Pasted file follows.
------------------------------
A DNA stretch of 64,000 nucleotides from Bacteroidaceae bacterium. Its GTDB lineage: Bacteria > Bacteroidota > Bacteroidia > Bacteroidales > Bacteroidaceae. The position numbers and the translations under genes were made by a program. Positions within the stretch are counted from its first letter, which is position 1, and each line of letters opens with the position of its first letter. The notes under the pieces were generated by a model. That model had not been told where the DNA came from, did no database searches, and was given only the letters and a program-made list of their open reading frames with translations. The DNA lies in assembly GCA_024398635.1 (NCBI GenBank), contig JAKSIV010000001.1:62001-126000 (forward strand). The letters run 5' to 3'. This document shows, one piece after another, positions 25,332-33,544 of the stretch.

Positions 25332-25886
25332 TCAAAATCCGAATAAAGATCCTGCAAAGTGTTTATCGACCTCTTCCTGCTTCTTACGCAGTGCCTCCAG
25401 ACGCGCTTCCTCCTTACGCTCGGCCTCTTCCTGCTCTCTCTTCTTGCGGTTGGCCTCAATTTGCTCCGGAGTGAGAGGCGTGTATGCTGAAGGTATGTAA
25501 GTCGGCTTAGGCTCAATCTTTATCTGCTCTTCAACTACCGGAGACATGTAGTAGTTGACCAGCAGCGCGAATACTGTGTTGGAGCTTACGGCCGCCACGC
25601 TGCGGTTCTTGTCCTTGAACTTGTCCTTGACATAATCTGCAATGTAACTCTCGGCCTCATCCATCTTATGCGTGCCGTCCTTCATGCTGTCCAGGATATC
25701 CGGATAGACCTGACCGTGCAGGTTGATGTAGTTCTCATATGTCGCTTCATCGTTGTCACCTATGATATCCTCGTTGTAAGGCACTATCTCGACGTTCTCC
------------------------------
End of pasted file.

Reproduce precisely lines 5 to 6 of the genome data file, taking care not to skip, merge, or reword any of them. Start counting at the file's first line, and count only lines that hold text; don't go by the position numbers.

25501 GTCGGCTTAGGCTCAATCTTTATCTGCTCTTCAACTACCGGAGACATGTAGTAGTTGACCAGCAGCGCGAATACTGTGTTGGAGCTTACGGCCGCCACGC
25601 TGCGGTTCTTGTCCTTGAACTTGTCCTTGACATAATCTGCAATGTAACTCTCGGCCTCATCCATCTTATGCGTGCCGTCCTTCATGCTGTCCAGGATATC